Two arson attacks on Oxford University property were carried out in the last two months by animal rights activists claiming to be part of the Animal Liberation Front (ALF). In July the Longbridges boathouse, which contains Hertford, St Hilda’s, St Catherine’s, Mansfield and St Benet’s Hall boats and boat clubs, was set ablaze. The fire, in which a total of 26 boats were rendered unuseable, caused an estimated £500,000 of damages.
As a result of the incident, insurance premiums will rise forcing those boatclubs already struggling financially to reassess their position. In the case of Hertford, the JCR has contributed to payment of these insurance premiums in the past. Fresh appeals are being made for corporate sponsorship and donations from college alumni. Even though all the colleges affected will be receiving insurance payouts to help recoup the losses, there are concerns as to whether replacement equipment will be ready in time for the Christ Church regatta later this term.
The second attack took place last month at Corpus Christi College, although no damage was done as the incendiary device was discovered and disabled before activation. When asked whether the attacks were levelled against the affected colleges specifically, ALF spokesperson Robin Webb responded “the animal rights movement sees all of the university as a legitimate target, whatever the department, college or associate.”
Katie Moore, President of the Mansfield College Boat Club stated that “all four of our boats were destroyed, all of which were ageing second hand boats. As the boats were only insured for market value we have received very little. The insurance money would hardly cover the cost of one new boat. Also our blades were not insured which also need replacing. We are looking at losses of £23,000-£25,000.”
Ed Mayne, Mansfield JCR President, was present at the scene of the fire and witnessed the blaze continue to the upstairs partition of St Catherine’s club room: “I arrived at about midnight when the fire had been put out downstairs, but we then saw a flame coming from Catz’s club room upstairs and the firemen moved us all back across the two bridges.” A total of 26 boats were destroyed by the fire.
Alice Motion, Boat Club Captain for St Hilda’s College, assessed the damages of the club to a total of £29,000 “Our new Sims boat is costing us £15,000; our second-hand Janousek is £9,000.” These costs will be partially covered by insurance which will account for £19,000 towards the costs of the boats and £5,000 for the blades. The remainder of the costs are being recouped via sponsors Citigroup as well as from alumni of the college.
Matt Roger, of Hertford College Boat Club, reported the loss of six racing eights and several smaller boats, all of which is being covered by insurance.
An anonymous article posted on an animal rights activist website entitled ‘Bite Back’ stated, “On 4 July an Animal Liberation Front cell travelled to Oxford armed with incendiary devices containing approximately 11 litres of petrol.” The article warned Oxford University “From here on nothing you own, rent or have dealings with is off limits until the project is scrapped” and that “builders and suppliers are going to get some, even if their involvement comes to light years later we will not let you off the hook!”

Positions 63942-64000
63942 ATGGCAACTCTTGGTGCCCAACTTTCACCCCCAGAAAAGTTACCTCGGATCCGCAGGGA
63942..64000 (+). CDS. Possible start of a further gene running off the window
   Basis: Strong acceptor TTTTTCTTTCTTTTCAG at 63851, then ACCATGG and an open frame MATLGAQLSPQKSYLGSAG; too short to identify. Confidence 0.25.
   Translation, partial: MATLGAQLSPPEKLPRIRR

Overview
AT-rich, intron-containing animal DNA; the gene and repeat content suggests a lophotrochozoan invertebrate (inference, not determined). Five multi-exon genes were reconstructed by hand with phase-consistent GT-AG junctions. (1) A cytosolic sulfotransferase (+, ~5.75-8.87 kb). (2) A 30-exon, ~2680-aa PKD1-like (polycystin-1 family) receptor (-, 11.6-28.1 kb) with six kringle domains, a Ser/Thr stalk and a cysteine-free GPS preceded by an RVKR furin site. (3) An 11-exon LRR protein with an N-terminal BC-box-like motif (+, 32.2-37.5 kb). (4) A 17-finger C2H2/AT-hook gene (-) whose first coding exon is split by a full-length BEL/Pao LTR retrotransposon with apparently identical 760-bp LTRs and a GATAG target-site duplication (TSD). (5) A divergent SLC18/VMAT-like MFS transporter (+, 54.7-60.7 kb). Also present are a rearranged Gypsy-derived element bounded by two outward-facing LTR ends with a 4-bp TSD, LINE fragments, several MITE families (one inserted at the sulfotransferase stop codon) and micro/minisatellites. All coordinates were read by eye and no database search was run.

In response to the warnings issued on the site, a spokesperson from the university said “We are appalled by the contents of a statement concerning the fire in an Oxford College boathouse. The intimidating nature of this message is totally unacceptable.”
When asked what his attitude was to the arsonists, Ed Mayne replied “It’s frustrating being attacked for something we have nothing to do with. I’m taking a very liberal perspective on it all, and being angry doesn’t help the situation. If the attack was indeed carried out by animal rights protesters, I don’t think they’ve helped the anti-vivisectionist cause as they may well have lost potential student sympathisers.”
He added, “Attacking one of the poorest boatclubs in Oxford certainly isn’t going to help them.”
Alice Motion stated “It’s pathetic that this is the only way that they thought they would be able to get the message across, and we should not give in to these scare tactics.”
Katie Smith, a spokeswoman for Thames Valley Police said, “the boathouse investigation is still ongoing” She also stated that “such attacks are quite rare and not intended to endanger life.” Smith reassured students “the police are taking the attacks very seriously and would ask people to be vigilant and to consider security at all times.”
A university spokesperson stated “The University remains firmly committed to the completion of [the animal testing laboratory] which is part of an ongoing programme to replace and update existing laboratory space.” Webb opposed these sentiments by saying “the university won’t be successful, the facility won’t ever be used for what it is intended.”
Webb added, “We can’t predict what’s going to happen in the future with the Oxford Arson Squad. I assume the actions against Oxford University will continue while they try to press ahead with the facility.”ARCHIVE: 0th week MT 2005